Whaaaaaa? You Need to Share Your Purpose on a Website About Page?

You don’t have to share your purpose on a separate page, but successful bloggers write for others. They want interaction with their writing. Journals are for private writing. As a blogger, you probably created an About Page right away. WordPress.com even creates a blank page to prompt you to do that. One blogging influencer, Janice Wald of Mostly Blogging, suggests that the About page is really an About ME page.

But have you created a space to share your purpose for blogging such as a Website About Page? This second About page explains what you expect to provide readers. If you don’t have these first two important pages, stop right now and create them. Having these pages will make you think and will guide your writing. Your About Me and About My Website pages are the two most important pages on your site. If you have one, have you updated it recently?

Time to start!

share your purpose

Sample Website About Page

Opening Paragraph

Please state your name and your purpose for the record. You may sit down. DON’T FORGET YOUR NAME and NAMES of COLLABORATORS! Right off the bat tell readers the purpose of the blog. What are you going to do for them on this blog? Conversely, what won’t you try to do? It’s often helpful to try to chase them away! If’ they are still on your page, please invite them to sit down, enjoy a cuppa something to slow down their reading and add to their enjoyment of your site. My friend Viveka turns on some background music.

Pictures

Having one picture of yourself on the website page is good. Choose additional pictures that share your purpose explaining what you can do for others. If you can’t find one, try Canva.com or check out other free sources like my friend Terri’s offer.

share your purpose

Kiwanis President Linda LaFleur takes a pysanky class in Woodlake CA. Yes, I share a bit of my community and travels, too.

Body of the Page

  • Bold headings improve clarity.
  • Restate your purpose expanding on what you started. Bullet points are helpful.
  • In a casual, conversational way state why you can help them. Stories work well.
  • Link posts representing topics readers can expect to find on your site.
  • List professional information to establish your credibility. For example, you might link to your posts on other sites.
  • Display testimonials from others. You can find these in your comment section. Cut and paste and include a first name.
  • At least include another picture of what you do, not necessarily of yourself.

Awards & Publications Establish Credibility

When I started blogging, I loved the way bloggers awarded other bloggers. My friend Ralph, like several of the experienced hobby bloggers, put an Award Free Zone as a widget in their sidebar. I never did. Giving and receiving awards takes time, but they are good mixers, especially for new bloggers. Awards usually list links to help people get to know you and your blogging community.

People want to know you have something of value to offer. This was a new concept for me as a hobby blogger until about May of last year. I did not usually publish other people’s posts, and rarely did someone reblog mine that I remember. It did happen, but I never considered the idea of giving them credit on a page. That’s all changed now.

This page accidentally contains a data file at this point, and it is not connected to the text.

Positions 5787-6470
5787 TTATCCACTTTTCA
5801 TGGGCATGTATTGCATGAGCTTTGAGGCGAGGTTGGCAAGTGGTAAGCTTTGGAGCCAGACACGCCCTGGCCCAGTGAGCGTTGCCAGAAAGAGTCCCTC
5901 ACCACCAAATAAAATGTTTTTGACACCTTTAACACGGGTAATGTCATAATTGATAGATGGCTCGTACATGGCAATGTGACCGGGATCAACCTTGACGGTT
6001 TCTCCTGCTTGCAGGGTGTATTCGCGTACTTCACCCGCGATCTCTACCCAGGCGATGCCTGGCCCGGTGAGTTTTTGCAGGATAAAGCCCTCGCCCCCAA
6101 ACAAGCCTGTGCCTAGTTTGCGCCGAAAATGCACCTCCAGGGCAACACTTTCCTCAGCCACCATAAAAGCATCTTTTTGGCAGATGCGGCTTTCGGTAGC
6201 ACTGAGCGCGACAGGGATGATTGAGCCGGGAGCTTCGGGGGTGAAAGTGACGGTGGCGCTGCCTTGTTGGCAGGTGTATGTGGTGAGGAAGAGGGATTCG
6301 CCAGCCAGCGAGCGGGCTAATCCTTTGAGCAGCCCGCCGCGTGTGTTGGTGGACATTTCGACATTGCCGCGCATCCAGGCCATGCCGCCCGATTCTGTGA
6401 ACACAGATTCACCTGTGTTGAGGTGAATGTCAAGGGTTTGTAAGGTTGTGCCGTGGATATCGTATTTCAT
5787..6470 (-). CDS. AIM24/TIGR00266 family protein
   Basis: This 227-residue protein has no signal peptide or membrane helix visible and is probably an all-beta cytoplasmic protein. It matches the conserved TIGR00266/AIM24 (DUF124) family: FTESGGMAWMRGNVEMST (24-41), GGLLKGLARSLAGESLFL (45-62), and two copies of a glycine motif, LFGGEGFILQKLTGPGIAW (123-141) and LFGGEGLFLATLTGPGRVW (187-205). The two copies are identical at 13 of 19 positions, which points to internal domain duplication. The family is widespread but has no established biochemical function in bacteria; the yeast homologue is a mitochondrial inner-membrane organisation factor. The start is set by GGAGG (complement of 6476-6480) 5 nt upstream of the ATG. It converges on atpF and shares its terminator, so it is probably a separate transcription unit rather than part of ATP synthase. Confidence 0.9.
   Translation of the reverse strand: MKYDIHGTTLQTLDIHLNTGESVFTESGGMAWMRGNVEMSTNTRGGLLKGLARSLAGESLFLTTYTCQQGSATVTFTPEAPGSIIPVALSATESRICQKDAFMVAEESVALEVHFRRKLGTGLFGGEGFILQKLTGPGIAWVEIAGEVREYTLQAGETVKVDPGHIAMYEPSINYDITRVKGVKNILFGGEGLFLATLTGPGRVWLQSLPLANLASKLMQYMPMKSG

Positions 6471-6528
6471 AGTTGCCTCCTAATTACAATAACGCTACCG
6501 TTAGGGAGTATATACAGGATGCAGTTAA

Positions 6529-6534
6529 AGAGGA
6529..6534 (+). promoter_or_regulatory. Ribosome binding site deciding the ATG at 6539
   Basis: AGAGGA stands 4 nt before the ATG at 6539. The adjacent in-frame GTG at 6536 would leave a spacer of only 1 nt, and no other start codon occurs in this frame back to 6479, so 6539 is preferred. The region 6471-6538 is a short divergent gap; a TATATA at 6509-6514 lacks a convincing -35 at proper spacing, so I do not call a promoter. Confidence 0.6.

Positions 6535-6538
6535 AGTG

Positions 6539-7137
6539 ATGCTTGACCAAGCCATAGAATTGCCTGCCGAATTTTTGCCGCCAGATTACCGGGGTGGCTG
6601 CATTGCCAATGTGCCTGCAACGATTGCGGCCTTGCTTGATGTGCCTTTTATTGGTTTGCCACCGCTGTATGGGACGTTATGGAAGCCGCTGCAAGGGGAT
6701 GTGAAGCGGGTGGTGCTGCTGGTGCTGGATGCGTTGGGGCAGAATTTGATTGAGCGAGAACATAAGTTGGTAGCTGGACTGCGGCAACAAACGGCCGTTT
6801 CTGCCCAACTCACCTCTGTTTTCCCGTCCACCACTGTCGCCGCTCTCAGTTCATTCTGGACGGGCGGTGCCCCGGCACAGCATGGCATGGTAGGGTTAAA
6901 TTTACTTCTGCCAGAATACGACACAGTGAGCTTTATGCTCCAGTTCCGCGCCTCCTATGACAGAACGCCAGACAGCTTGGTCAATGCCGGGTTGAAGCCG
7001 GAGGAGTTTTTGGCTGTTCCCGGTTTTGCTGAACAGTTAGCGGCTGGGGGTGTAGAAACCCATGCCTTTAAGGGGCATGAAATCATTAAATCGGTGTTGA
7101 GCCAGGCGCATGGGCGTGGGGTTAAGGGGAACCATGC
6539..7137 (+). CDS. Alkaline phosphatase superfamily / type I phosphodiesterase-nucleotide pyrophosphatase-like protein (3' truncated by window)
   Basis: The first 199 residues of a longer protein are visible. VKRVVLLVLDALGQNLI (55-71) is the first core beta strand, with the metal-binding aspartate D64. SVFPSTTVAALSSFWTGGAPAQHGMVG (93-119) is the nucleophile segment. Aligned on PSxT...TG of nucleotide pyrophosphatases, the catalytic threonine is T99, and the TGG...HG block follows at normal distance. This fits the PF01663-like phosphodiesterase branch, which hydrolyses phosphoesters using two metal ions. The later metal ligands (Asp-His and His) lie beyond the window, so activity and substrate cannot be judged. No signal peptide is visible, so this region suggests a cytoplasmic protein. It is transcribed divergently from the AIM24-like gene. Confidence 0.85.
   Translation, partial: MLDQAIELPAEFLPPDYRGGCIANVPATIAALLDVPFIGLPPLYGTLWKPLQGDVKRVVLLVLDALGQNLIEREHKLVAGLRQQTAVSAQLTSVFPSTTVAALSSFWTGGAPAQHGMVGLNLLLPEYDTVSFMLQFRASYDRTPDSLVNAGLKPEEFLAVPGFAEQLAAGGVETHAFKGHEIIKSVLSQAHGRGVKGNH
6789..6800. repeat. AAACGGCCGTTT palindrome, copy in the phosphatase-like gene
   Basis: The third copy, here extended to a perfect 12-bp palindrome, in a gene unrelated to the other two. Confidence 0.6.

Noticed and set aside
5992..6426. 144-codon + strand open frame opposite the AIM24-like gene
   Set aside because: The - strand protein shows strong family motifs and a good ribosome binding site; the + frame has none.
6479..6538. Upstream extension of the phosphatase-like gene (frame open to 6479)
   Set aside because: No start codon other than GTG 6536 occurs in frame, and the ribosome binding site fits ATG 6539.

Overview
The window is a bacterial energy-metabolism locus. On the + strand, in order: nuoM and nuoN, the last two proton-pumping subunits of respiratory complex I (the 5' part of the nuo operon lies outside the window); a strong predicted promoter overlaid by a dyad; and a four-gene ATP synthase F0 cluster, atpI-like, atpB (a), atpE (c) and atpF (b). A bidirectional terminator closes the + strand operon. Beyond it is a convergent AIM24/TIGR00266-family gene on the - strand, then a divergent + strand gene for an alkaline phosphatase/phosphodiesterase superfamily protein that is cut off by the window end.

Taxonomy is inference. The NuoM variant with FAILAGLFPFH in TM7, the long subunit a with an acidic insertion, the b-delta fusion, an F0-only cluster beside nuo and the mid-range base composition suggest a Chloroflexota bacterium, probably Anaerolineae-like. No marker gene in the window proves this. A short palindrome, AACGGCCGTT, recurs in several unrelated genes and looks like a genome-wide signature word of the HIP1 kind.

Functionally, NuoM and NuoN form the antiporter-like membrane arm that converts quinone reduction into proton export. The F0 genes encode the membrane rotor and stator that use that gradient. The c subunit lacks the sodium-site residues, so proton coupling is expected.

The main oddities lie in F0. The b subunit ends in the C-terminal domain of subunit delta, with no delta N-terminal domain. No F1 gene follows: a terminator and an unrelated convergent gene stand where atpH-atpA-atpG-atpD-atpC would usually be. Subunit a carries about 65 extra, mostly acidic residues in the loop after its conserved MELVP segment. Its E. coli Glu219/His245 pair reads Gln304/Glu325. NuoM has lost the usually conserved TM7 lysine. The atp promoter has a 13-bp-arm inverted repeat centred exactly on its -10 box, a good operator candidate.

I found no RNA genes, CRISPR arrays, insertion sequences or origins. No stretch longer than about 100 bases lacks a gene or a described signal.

I had a great time reblogging before and during my Australia trip to see Carol and Leanne. I published one of their posts every day on my Traveling and Blogging Near and Far blog. I thought I knew them, but I got to know them even better while searching for the right posts to reblog.

Listing blogs that have published YOUR work also promotes the blogs who posted your articles as much as it does you. The more you find you promote and help others, the better your site. Thank you to D.G. Kaye for not only publishing one of my posts but reminding me that it was coming up. By reminding me or asking permission to publish someone’s post, they will help you promote it. Now I can officially list that someone has posted one of my articles on my Website About Page. Yeah!

Near the Page End List Related Posts

share your purpose

Include links to samples of your work

Related Posts

How to Start Blogging Like an Expert

These are annotated lists of the influencers I found helpful. Now many of them are also friends. Wahoo!

In Closing, List Contact Information

I hate it when people do not include their social media contacts. I want to connect with bloggers like me! I want to email them, Facebook message them, Like their Twitter posts. Sometimes I need to ask their permission or inform them when I’m going to publish or reblog something of theirs. If your blog is professional, you already do this, but hobby bloggers often forget or are shy! Blogging eliminates shyness. Social media platforms are to bloggers what noses are to dogs. Like Rommel tells his commenters, “Don’t be shy.”

Call to Action

I updated About Always Write. recently, but I constantly see I need to include a few more items. What about you? Feel free to give me feedback about my site and my About page. I listen and respond. 🙂

Let me know if this is helpful. What are some blogging, photography, or writing issues that bug you?

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